didn’t show up in my Zune software or in WMP. 
A little further digging and I found it down in “unknown artist, unknown
album, unknown song”.  How wonderfully useful.  So I asked him why the hell it didn’t have
the track info.  He replied that the
software he has basically ripped the vinyl to one giant wave file, then another
piece of software would divide it into MP3 tracks, but it didn’t have a good
way of tagging each track efficiently. 
To give it track info, he’d have to pull it into some other software
like WMP and alter it there, which is a very tedious process.

Well I decided to take a look into how media playback
software actually got the info about the tracks.  I assumed it was something embedded in the
software so I did a little searching for a specification, and found that the
info is indeed stored in what is called an ID3 header tag.  Well since I enjoy writing software from
nothing but a spec (really, I do – masochistic I know) I decided that maybe I’d
put together some software that makes tagging albums just a bit easier using
mostly drag and drop and inferring info based on how it’s organized in the file
system.

The first step, however was to create a library that allowed
me to read and write the ID3 tags.  That
yielded the OpenNETCF.Media.MP3 library (this library does *not* offer MP3
playback capabilities, so don’t ask).

Once I had the library mostly done (meaning coded but not
heavily tested) I then started on a desktop application I called
AudioTagR.  The idea behind AudioTagR is
that most people organize their music on their file system.  My dad and I both have a single folder that
contains a folder for each artist.  Each
artist folder contains one or more folders for each album.  Each album folder contains files that are the
MP3 songs, and the song filenames are in the format “NN <song name>.mp3”
where NN is the track number from the album. 
AudioTagR assumes that you use this hierarchy to infer a lot of the
information about unknown tracks (though it allows you to turn off inferring).

So the paradigm is that on the right is a folder view of the
file system, with a root being the “root” of where your music is stored.  On the left is an “organizer” that is used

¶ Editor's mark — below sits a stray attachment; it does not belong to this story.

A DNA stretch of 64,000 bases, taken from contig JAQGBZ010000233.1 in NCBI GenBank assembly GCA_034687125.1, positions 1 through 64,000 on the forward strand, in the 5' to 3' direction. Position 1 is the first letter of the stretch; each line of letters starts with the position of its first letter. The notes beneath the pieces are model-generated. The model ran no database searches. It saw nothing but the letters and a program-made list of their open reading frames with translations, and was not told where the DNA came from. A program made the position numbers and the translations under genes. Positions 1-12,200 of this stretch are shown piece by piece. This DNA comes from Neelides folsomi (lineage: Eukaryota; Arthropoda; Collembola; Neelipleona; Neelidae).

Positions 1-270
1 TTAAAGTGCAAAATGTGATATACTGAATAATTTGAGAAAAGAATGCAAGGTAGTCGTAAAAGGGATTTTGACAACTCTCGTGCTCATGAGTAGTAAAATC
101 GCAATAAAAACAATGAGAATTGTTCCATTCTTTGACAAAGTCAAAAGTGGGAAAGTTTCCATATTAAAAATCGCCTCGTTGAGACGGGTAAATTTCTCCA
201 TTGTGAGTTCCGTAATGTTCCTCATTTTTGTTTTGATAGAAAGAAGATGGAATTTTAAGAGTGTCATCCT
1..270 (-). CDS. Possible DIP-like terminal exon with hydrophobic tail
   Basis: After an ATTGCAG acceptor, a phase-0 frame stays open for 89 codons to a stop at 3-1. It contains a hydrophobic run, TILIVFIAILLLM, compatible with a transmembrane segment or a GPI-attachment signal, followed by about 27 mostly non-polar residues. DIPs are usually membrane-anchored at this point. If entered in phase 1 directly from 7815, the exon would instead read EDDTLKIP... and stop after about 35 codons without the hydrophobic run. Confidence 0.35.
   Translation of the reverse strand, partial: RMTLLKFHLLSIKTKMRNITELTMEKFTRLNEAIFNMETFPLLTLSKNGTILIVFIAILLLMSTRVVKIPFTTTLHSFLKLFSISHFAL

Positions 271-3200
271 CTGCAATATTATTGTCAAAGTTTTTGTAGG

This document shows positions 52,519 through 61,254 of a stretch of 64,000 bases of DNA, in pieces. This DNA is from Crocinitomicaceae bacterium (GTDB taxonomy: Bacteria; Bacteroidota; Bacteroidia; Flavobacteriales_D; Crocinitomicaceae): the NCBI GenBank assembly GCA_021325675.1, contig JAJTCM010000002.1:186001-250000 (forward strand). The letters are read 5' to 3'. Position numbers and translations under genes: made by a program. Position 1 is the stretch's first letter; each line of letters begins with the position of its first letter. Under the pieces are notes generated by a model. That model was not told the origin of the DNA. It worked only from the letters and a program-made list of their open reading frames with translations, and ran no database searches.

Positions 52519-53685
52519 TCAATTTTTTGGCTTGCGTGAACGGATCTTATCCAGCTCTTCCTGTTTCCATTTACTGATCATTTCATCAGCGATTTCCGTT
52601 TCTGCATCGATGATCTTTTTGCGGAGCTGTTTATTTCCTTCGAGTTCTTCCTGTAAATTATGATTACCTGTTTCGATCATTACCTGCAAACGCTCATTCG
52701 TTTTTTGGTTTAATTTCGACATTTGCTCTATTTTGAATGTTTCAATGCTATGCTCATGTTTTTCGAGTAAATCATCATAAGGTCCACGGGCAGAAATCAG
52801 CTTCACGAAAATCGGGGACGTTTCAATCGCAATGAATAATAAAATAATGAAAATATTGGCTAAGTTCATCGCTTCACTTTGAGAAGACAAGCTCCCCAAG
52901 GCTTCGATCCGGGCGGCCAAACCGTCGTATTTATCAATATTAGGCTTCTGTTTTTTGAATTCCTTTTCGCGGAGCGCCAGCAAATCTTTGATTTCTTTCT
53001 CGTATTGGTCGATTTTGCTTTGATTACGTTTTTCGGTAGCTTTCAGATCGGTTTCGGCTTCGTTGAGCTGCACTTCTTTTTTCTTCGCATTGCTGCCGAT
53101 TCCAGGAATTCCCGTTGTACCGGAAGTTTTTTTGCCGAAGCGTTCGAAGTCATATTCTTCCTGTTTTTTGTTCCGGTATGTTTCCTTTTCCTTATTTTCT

for nothing but tagging tracks through inference.  You drag a song from the file tree into the organizer
tree and it infers artist, album, song name and track if nothing exists.  If some info exists, or you drop it onto a
node in the ordanizer that already exists, it will use node info instead of
inferring.  The actual algorithm is a
little more complex than I feel like explaining, but it all makes logical sense
when you use it, so if you really want to know how it works, try it out.

So the day before Christmas I delivered v1 to him, and less
than 2 minutes later he found the first bug. 
After a couple versions of deploying via FTP, I decided there had to be
a better mechanism.  Since this is a
desktop app (yes, sometimes I begrudgingly work on non-CE stuff – but hey, the
ID3 tag library is fully CF-compatible) I decided I’d see what the whole
ClickOnce deployment and publishing stuff was about.  Sure enough, it turned out to be crazy
simple, so I set up a publication that allows installation from a web page and
now the software auto-updates on his machine every time I make a fix.

So now  that it’s
done, I guess that there may be other people out there that received these nice
USB turntables and are having a similar problem, so I say Merry Christmas to
you all.  I’m giving away AudioTagR,
along with the full source if you want it, to everyone as another OpenNETCF shared
source project (MIT X11 license).  Since it is free, you
get no support, and I take no responsibility for its use or consequences.  If you screw up the titles on all of your
existing music I’m sorry but it’s not my fault. 
Make a backup.  If you find a bug,
by all means let me know and I’ll see what I can do to fix it.  If you add a feature that you like, send me
the code and I can integrate it in.
 

If you simply want to install and use AudioTagR, click here.

Download the full source (C#) here
Get the OpenNETCF.Media.MP# library source here

OpenNETCF.Media.MP3 Library

Before I go any further, let me state for the record that this library does not provide any ability to play MP3 files, so if that’s what you were thinking from the name, then don’t get too excited.

The OpenNETCF.Media.MP3 library is a library that allows you to read and write ID3 tags to MP3 files.  It’s both Compact Framework 2.0 and Full Framework 2.0 compliant.  For a usage sample, see the AudioTagR project.

The general object model looks like this:

It’s licensed under our very open MIT X11 license.
Download the full source code (C#) here.